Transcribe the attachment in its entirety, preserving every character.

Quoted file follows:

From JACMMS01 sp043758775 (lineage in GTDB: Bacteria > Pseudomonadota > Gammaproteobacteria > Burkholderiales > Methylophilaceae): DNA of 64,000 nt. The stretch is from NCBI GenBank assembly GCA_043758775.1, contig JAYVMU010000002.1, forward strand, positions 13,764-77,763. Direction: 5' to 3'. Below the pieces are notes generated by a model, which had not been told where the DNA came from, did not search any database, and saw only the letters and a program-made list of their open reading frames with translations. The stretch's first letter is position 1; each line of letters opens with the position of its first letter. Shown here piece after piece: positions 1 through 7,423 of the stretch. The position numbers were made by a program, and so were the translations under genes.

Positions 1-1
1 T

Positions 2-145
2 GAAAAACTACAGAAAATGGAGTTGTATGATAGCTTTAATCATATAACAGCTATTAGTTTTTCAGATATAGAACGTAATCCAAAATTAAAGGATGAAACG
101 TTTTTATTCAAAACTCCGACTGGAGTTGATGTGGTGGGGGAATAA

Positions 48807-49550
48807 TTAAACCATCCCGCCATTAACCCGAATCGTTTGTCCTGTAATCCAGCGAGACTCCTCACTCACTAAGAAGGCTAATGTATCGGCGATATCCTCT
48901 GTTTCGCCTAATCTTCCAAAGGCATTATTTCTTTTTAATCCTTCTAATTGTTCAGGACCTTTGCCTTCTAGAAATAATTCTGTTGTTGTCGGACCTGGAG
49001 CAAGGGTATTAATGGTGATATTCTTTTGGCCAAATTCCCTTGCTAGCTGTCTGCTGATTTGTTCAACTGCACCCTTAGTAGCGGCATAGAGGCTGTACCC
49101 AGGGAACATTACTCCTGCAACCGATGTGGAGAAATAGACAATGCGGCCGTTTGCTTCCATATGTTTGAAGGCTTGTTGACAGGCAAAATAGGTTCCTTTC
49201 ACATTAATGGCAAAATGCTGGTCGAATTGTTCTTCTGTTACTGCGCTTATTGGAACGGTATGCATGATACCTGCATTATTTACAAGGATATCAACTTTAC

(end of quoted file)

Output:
From JACMMS01 sp043758775 (lineage in GTDB: Bacteria > Pseudomonadota > Gammaproteobacteria > Burkholderiales > Methylophilaceae): DNA of 64,000 nt. The stretch is from NCBI GenBank assembly GCA_043758775.1, contig JAYVMU010000002.1, forward strand, positions 13,764-77,763. Direction: 5' to 3'. Below the pieces are notes generated by a model, which had not been told where the DNA came from, did not search any database, and saw only the letters and a program-made list of their open reading frames with translations. The stretch's first letter is position 1; each line of letters opens with the position of its first letter. Shown here piece after piece: positions 1 through 7,423 of the stretch. The position numbers were made by a program, and so were the translations under genes.

Positions 1-1
1 T

Positions 2-145
2 GAAAAACTACAGAAAATGGAGTTGTATGATAGCTTTAATCATATAACAGCTATTAGTTTTTCAGATATAGAACGTAATCCAAAATTAAAGGATGAAACG
101 TTTTTATTCAAAACTCCGACTGGAGTTGATGTGGTGGGGGAATAA

Positions 48807-49550
48807 TTAAACCATCCCGCCATTAACCCGAATCGTTTGTCCTGTAATCCAGCGAGACTCCTCACTCACTAAGAAGGCTAATGTATCGGCGATATCCTCT
48901 GTTTCGCCTAATCTTCCAAAGGCATTATTTCTTTTTAATCCTTCTAATTGTTCAGGACCTTTGCCTTCTAGAAATAATTCTGTTGTTGTCGGACCTGGAG
49001 CAAGGGTATTAATGGTGATATTCTTTTGGCCAAATTCCCTTGCTAGCTGTCTGCTGATTTGTTCAACTGCACCCTTAGTAGCGGCATAGAGGCTGTACCC
49101 AGGGAACATTACTCCTGCAACCGATGTGGAGAAATAGACAATGCGGCCGTTTGCTTCCATATGTTTGAAGGCTTGTTGACAGGCAAAATAGGTTCCTTTC
49201 ACATTAATGGCAAAATGCTGGTCGAATTGTTCTTCTGTTACTGCGCTTATTGGAACGGTATGCATGATACCTGCATTATTTACAAGGATATCAACTTTAC